pencil and paperBefore you start dragging controls onto the screen, take a step back and think about the layout and design of your app.

This blog is part of a series.

If you haven’t built for a mobile platform before, or even if you have, you should still take a minute to step back and think about the layout and flow of your application before you start coding. At a minimum sit down and think out two aspects of your design

  • Screen layout
  • Navigation flow

Screen Layout

On mobile platforms, the best apps leverage all the different views available to the user. Whether you are designing for a phone or a tablet  you will have to support multiple screen layouts. At a minimum you have to consider

Portrait and Landscape

Landscape and portrait layouts

The only difference between the two views might be a slight change in layout and a change in scrolling direction. As a best practice you want the user to scroll along the long edge. That means you would scroll up and down in portrait view, and you would scroll left to right in landscape view.

Or you could have more significant differences between the two views: For example, some calculator apps display as scientific calculators when you switch to landscape view.

For a Windows 8 app you also need to consider

Snap and Fill

The snap view in Windows 8 is the view the user sees when they decide to snap their application to the side of the screen. This allows the user to have two apps running at the same time. It is also possible that a user has snapped someone else’s app and your app is the second app that is running, that’s what we call the fill view.

Snap view state Fill view state

Designing a good snap view can increase the amount of time your app spends running (which could mean more revenue). Some apps may be used more in snap view than any other view. Chances are if you were running a calculator app you would use it in the snap view to do calculations while you updated numbers in a different application that was running in fill view.

Movie players, music players, and chat applications are also applications that are frequently run in snap views, but all applications in Windows 8 MUST support snap view to be accepted into the store. Take the time to think about what makes sense for your snap view. Snap view is tricky to design well. In particular I find game developers struggle with snap view. I once saw a version of Mahjong that just shrunk all the tiles in snap view, but the tiles were so small you couldn’t make out the patterns on the tiles and it was almost impossible to tap a single tile with your finger. You can list current level, high scores, show graphics from the game, or even include a mini game. Take a look at other games to see what they have done. In particular I think it’s worth looking at Wordament, Fruit Ninja, and Angry Birds. Each took a very different approach to their snap views.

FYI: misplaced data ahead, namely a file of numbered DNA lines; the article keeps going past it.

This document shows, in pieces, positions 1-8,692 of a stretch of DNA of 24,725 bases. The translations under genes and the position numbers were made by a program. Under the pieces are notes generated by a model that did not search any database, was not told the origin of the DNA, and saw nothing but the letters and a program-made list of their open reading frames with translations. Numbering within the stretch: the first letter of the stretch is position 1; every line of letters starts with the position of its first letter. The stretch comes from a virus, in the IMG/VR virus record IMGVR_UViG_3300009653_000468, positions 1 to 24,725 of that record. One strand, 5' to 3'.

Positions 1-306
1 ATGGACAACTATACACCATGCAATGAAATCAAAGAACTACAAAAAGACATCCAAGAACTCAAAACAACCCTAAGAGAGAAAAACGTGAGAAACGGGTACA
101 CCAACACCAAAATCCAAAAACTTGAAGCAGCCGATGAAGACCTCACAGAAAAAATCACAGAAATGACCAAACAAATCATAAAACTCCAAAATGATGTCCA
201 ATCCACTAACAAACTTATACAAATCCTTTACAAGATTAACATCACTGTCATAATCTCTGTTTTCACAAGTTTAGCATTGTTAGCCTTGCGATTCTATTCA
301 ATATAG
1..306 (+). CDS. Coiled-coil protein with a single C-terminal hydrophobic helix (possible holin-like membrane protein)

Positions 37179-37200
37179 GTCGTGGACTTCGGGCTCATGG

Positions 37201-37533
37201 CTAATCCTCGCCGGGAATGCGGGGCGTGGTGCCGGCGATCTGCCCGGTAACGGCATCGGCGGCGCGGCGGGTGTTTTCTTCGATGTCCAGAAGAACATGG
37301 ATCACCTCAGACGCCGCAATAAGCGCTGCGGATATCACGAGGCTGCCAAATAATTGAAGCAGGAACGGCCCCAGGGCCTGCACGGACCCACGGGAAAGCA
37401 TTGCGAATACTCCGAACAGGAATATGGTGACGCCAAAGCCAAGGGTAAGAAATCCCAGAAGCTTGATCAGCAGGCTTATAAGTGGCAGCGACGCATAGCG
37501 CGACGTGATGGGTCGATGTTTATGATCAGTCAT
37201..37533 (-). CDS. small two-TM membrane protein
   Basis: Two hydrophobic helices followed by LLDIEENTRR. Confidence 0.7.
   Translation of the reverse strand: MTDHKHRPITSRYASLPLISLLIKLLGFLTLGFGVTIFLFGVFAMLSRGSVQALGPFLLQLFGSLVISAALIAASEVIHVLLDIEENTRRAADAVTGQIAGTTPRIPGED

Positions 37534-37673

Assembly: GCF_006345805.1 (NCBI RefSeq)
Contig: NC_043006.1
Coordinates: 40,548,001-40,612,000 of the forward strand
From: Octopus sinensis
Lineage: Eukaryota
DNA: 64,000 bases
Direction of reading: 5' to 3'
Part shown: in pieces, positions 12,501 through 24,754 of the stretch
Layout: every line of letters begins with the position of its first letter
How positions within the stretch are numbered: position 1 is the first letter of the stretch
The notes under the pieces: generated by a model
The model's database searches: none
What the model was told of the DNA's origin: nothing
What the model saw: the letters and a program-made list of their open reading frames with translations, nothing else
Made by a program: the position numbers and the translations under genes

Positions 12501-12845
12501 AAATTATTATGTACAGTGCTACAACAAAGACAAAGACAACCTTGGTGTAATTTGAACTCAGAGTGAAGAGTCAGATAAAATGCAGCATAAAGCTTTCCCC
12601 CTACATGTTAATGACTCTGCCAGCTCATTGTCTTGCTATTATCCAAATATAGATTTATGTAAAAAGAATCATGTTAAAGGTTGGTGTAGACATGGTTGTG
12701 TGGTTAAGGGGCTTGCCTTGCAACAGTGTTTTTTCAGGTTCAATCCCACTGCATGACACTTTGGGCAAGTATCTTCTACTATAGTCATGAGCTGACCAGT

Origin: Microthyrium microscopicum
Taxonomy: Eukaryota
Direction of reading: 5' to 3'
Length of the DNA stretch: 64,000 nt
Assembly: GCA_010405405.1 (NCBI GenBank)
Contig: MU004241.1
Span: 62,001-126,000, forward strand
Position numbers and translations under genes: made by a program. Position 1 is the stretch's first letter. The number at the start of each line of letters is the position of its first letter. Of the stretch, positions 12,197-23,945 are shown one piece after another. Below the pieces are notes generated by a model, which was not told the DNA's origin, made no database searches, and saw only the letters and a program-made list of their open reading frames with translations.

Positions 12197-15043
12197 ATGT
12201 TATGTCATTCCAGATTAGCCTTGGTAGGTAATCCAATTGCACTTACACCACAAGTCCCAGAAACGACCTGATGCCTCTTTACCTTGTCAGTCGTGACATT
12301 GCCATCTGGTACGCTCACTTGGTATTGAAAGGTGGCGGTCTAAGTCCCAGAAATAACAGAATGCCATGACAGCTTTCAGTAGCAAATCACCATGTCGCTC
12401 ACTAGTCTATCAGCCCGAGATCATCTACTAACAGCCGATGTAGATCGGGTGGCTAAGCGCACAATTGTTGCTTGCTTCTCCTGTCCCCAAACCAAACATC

For more tips check out the article Guidelines for snapped and fill views.

Design best practices

There are a number of things you should consider when designing any screen. For example when you design for touch devices make sure buttons are at the bottom of the screen, not the top. That way when someone is tapping a button their hand is not blocking their view of the screen. There is an entire website dedicated to helping you design great Windows 8 apps at design.windows.com where you will find guidance for supporting different layouts, designing touch interactions, and more!

Navigation Flow

In Windows 8 there are two basic navigation patterns to consider: Hierarchical and Flat.

Hierarchical system

Most Windows 8 apps use a hierarchical system where you start at a hub page and then drill down to more detailed pages. The user navigates up and down the hierarchy. If they want to jump from details in one category to another they may need to navigate up and back down again, so it’s important not to have too many layers in the hierarchy. If you would like to look at a few examples, check out the video app in Windows 8, and most shopping apps in Windows 8 use this structure as well.

Hub, section, and details pages in a Windows Store app

 

 

Flat System

You can also design a Windows 8 app with a Flat system. Browser applications and some games use this structure. The user moves between pages or tabs that are at the same hierarchical level. Internet Explorer is an example of a Windows 8 app that uses a flat hierarchy. A top app bar allows the user to navigate between different screens.

Navigation bar and switching between multiple contexts

For more information about flat and hierarchical designs check out the article Navigation design for Windows Store apps.

Take the time to sit down and design a great experience for your users, you’ll find it makes the coding go more quickly because you’ve taken the time to plan your navigation patterns and the information to display on each screen. You’ll also deliver a better overall experience for your users and they will appreciate it. Don’t forget if you are in Canada and you are publishing apps check out Developer Movement, you may be able to get rewards for each app you publish!